How Apple Can Make Sunday Ticket Work

Apple NFL Sunday Ticket
Illustration: Variety Intelligence Platform; Adobe Stock

If reports are to be believed, Apple is the successful bidder for the NFL’s Sunday Ticket package, paying at least $500M more a year for the rights for a total worth over $2 billion annually.

This represents a significant coup for Apple, which only recently entered the live sports business with its “Friday Night Baseball” MLB deal. Adding Sunday Ticket, which allows for audiences to watch live out-of-market NFL games (network TV viewers can only view the games with their local teams as well as national games), means Apple will have rights to two out of three of America’s national sports.

Yet the deal is a risk for Apple. While DirecTV never released subscriber counts for Sunday Ticket, it would not have passed on the rights held since 1994 if it was profit making. It was estimated in 2021 that Sunday Ticket had around 2 million subscribers, which would yield $600 million in subscriptions. Even factoring in expensive licenses for bars and restaurants, it is likely Sunday Ticket cost DirecTV around $500M a year.

With the annual rights cost increasing by 33%, Apple will need to see a significant increase in the number of subscribers for the package to 6.7 million in order for it to break even. But that assumes Apple is looking to sell Sunday Ticket as a separate product or add-on for Apple TV+.

It’s far more likely that Apple views Sunday Ticket as a means to propel subscriptions of its SVOD service to the next level. Framing the deal as a content investment designed to net more subscribers, and not as a subscription service in its own right, totally upends assumptions made for the deal.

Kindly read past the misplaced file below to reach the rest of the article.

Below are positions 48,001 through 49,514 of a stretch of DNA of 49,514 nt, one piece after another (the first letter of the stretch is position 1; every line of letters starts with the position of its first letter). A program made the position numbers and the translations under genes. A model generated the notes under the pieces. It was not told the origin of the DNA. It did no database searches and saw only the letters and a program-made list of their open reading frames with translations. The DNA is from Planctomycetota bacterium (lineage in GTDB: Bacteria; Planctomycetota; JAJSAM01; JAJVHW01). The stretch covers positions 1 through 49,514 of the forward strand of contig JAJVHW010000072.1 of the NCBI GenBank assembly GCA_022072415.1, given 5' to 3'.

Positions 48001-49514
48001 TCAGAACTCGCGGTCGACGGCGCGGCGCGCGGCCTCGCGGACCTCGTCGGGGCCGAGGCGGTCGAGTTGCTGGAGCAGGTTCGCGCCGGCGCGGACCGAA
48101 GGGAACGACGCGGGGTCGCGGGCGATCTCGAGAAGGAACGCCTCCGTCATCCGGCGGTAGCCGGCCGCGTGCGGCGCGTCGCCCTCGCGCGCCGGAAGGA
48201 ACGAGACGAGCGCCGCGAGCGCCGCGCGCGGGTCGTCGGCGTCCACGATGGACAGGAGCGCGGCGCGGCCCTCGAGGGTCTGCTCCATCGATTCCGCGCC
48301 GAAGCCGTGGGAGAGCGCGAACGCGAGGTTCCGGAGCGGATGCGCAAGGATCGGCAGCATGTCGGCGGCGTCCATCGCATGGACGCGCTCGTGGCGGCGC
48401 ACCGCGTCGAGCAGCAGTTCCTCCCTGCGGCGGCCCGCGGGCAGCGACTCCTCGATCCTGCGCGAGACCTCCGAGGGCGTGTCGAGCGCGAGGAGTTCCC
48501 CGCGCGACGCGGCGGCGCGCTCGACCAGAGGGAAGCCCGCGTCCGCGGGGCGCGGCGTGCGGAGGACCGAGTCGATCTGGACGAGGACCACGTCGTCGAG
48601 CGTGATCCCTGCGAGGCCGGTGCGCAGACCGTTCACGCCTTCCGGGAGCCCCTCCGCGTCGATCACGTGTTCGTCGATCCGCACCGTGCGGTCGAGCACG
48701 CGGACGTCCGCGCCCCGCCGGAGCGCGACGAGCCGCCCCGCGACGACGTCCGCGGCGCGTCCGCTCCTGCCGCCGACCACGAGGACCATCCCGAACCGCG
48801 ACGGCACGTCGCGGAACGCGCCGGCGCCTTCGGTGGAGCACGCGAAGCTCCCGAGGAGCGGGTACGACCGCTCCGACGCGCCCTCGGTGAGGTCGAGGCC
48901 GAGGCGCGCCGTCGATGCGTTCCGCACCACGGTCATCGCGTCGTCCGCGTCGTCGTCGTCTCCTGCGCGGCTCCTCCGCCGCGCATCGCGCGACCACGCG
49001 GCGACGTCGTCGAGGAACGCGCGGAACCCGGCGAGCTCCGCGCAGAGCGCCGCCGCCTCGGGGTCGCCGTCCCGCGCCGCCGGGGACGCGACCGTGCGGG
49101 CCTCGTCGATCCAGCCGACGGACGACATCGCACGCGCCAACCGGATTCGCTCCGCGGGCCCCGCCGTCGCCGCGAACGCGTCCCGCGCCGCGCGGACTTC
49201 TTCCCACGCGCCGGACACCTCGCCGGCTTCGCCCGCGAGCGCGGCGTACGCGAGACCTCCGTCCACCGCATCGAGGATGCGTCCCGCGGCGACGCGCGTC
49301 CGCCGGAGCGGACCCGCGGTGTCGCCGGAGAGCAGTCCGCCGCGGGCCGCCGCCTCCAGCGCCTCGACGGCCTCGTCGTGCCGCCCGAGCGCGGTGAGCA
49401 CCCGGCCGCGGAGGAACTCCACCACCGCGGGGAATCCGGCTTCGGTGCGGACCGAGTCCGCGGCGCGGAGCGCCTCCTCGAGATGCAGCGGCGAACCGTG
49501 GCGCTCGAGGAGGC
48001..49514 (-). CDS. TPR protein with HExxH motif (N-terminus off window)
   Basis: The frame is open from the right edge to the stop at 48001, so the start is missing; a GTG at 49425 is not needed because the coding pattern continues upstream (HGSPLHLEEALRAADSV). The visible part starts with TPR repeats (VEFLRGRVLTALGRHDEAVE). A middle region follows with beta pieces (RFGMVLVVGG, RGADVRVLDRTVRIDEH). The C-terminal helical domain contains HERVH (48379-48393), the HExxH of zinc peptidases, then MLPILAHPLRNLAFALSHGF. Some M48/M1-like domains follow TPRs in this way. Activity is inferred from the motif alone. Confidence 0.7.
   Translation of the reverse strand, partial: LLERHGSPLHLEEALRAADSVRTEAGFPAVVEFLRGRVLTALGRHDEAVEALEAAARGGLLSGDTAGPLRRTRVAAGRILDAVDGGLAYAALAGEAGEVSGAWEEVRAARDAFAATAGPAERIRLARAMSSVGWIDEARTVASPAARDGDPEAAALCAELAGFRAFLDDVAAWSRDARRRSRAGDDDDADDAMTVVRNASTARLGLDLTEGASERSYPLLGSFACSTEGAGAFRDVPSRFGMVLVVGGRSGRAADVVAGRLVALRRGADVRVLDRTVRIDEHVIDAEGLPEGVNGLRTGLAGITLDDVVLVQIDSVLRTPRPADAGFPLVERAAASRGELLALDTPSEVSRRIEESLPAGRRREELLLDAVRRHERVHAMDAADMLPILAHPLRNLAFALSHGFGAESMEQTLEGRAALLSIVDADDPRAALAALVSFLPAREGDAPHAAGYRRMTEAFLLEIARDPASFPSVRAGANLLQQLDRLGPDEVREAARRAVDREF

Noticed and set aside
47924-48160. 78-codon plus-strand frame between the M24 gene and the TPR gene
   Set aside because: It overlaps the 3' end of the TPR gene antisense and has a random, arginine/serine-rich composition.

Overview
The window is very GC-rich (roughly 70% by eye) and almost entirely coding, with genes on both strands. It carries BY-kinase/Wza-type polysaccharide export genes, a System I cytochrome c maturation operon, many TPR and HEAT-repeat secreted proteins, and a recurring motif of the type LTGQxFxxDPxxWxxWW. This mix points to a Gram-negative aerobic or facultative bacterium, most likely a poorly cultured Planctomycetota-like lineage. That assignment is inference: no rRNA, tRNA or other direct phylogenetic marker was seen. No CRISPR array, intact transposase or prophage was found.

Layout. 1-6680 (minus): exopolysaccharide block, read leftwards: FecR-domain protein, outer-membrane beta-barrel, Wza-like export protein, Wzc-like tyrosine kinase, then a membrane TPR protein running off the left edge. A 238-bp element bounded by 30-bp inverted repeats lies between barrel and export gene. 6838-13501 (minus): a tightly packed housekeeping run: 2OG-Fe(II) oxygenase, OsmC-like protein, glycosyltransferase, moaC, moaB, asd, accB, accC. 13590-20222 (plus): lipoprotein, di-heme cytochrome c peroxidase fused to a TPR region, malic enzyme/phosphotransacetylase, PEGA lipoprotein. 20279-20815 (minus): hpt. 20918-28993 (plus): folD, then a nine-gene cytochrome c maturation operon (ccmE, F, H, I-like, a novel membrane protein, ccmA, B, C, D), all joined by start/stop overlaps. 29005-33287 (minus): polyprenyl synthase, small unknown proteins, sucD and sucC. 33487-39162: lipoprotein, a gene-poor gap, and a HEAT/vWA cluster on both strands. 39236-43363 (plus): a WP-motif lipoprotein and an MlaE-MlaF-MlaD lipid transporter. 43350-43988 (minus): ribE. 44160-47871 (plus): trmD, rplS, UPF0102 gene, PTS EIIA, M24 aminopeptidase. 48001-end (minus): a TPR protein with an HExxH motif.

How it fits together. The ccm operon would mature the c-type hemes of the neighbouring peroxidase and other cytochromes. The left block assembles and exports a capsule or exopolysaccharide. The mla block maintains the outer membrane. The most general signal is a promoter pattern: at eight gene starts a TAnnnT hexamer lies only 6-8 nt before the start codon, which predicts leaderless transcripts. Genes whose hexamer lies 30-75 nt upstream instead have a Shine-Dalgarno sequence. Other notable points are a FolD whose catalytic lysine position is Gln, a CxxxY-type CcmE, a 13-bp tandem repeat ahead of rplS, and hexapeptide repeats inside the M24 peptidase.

Instead of needing close to 7 million subscribers paying $300 a year, Apple instead is looking to attract audiences and expose them to other content on the service in the hopes of seeing some stick around once the regular NFL season ends in early January.

It’s no different from how NBCU uses the Olympics to boost Peacock — and note that the Olympics cost $1.29 billion per games (amortized to $646 million per year for a tournament that lasts a couple of weeks every two years).

This speaks to the heart of why Apple is going for the Sunday Ticket business and not, as VIP+ suggested last year, the digital media NFL rights that are also up for grabs. Apple needs subscribers for Apple TV+. That it doesn’t currently release any subscriber updates during quarterly earnings calls suggests it's not comfortable with its current subscriber rates when compared with those for Hulu, Disney+, Paramount+ and Netflix.

Sunday Ticket represents a way to bump subscribers were Apple to eat the cost and use it as content acquisition. VIP+ estimates that the market for Sunday Ticket would grow from 2 million to at least 10 million were it to fall in price from $300 a year to $4.99 a month, or even an additional $5-$10 per month on top of a base subscription.

It’s unlikely that making Sunday Ticket available en masse would upset the apple cart of traditional TV rights for the NFL. Most games available on Sunday Ticket are played in the local window on Sundays (1 p.m. ET/10 a.m. PT), with considerably fewer available — typically 3 or 4 — in the national game-of-the-week slot that alternates between Fox and CBS at 4 p.m. ET/1 p.m. PT. There are no other games played when NBC airs "Sunday Night Football."

When eyed through the lens of a content acquisition and not as a distinctive sell-on business, Apple’s purported Sunday Ticket gain is a smart play. It will give Apple TV+ instant credibility in millions more homes and also help sate Apple’s desire to be seen as a force in the sports world, matching Amazon in a key part of entertainment.

While the two companies compete for prestigious movie and TV awards for high-end content, sports is a way to be relevant to the masses and there’s no greater sport in the U.S. to achieve that than the NFL.